Research into Tech Driven Discourse
My research first started out as an interest in how technology can enhance learning in an English classroom. Research led me to the conclusion that there was plenty of research that supports technology benefiting learning but there was very little information on how technology can enhance collaboration, specifically academic conversations. While I initially explored how Google Suite products can effect collaboration, my research led me to conclude that while the products I used did not effect collaboration too much, there was some benefit to using technology for academic discourse. This led me to another round of research using a different tech tool, Flipgrid.
Background and Need, Rationale, etc.
The most recent data available from NAEP reading scores shows that in 2015 4th graders had an average score in reading of 223 points and 8th graders had an average score of 265 points on separate 500 point scales (NAEP, 2015). Compared to the 2013 scores, 8th graders went down two points. As a nation overall, scores decreased in 8th grade for select student groups such as white, black, and hispanic groups in town, rural and suburban settings as well as students with disabilities. Only 35% of 4th graders and 33% of 8th graders performed at or above proficient in reading which indicates that a little less than 70% of students are meeting proficient standards in reading nationally. In the NAEP writing assessment, 80% of eighth graders performed at a basic level, 27% of students scored at a proficient level, and only 3% of students scored at an advanced level. When broken up into student groups, black students scored a 132, hispanic students scored 136, white students scored 158 indicating that while white students fared the same in the reading assessment, they had better scores for writing compared to the other student groups. The average writing score for students with disabilities was 113 with those students who were identified as not having a disability scored an average of 152. For English Language Learners their average scores were slightly less at 108.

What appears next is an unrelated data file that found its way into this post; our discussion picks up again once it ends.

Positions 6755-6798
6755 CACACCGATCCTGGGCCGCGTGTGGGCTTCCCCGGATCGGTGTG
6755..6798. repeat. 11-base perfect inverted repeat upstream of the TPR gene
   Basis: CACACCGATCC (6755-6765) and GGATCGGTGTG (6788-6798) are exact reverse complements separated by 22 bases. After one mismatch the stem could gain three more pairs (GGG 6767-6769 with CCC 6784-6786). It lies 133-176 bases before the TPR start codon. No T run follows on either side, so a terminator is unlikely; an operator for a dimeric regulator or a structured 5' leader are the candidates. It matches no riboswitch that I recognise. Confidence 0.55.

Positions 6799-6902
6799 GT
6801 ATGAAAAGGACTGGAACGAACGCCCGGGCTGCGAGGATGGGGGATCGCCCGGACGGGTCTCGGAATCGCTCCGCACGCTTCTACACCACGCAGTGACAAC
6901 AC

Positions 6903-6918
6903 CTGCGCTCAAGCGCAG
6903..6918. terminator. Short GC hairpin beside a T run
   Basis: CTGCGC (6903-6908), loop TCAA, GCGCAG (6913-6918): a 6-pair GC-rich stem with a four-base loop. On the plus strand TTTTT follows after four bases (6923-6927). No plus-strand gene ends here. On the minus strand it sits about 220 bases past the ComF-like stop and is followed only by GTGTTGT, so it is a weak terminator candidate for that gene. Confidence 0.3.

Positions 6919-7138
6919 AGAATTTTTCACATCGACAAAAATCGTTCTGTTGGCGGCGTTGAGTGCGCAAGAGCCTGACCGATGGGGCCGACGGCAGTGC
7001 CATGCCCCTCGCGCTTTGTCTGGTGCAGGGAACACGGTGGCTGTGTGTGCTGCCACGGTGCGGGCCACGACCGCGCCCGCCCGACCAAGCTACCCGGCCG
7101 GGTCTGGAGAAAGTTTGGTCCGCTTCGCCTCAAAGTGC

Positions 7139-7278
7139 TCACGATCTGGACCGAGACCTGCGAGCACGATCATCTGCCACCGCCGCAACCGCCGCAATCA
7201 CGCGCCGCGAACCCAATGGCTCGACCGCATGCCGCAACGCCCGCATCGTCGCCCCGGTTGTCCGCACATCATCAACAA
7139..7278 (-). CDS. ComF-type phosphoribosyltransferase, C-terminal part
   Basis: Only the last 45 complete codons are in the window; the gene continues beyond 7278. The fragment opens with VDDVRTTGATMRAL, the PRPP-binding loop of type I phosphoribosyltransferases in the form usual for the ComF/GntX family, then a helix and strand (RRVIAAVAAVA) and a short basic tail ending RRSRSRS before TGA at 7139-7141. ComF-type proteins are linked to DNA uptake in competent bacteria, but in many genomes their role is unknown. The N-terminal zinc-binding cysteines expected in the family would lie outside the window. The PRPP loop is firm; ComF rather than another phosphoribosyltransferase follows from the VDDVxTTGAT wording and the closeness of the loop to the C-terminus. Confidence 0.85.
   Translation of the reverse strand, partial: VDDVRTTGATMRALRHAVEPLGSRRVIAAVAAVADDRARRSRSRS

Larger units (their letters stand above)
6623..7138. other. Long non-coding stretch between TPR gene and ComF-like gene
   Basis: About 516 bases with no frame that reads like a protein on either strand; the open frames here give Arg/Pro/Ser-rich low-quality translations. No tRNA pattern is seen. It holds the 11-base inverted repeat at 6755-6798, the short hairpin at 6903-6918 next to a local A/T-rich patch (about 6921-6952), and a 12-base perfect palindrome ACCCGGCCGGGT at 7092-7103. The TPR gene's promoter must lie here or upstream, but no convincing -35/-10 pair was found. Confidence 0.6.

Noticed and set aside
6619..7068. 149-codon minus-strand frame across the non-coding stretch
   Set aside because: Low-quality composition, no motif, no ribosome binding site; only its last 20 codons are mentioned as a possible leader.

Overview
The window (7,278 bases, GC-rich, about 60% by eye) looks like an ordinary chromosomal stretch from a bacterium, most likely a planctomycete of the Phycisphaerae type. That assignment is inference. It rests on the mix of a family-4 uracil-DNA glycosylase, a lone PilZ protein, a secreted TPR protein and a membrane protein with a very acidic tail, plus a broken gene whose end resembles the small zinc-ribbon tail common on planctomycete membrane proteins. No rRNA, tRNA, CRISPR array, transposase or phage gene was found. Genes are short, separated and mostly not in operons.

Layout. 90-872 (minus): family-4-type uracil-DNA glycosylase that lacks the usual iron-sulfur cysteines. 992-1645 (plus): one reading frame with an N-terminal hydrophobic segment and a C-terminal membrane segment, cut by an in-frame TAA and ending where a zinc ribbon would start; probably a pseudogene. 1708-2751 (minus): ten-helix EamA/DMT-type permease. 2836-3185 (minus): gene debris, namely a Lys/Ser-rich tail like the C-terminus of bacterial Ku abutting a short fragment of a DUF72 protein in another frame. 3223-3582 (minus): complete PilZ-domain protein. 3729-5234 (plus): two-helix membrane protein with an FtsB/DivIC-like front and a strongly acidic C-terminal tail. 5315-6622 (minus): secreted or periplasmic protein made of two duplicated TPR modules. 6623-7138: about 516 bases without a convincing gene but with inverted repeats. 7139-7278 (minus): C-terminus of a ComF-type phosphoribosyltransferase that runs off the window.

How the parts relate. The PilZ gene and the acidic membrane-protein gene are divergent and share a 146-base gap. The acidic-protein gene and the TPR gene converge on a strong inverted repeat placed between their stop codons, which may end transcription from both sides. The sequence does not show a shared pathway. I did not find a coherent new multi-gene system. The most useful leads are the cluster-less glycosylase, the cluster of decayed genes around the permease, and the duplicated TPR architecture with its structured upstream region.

Such research suggests that using Web 2.0 applications such as Google Docs or creating a website provided positive results. Students were more motivated to learn and had a higher participation rate while using Google Docs and Sites. Google Docs provided plenty of collaboration opportunities by providing a way for students to access the writing process simultaneously. Blended classrooms tended to have higher standardized test scores than classrooms that were not using technology. While a small number in one study found making a website to be useful, there were a number of factors that need to be explored that could have contributed to why only a small number found websites to be useful. What this research shows is that there is an ongoing need to investigate the possibilities for technology as a tool to motivate student engagement and collaboration. Further research needs to be done that follows two groups of students, one group with a blended classroom compared to a group without the same integration with technology.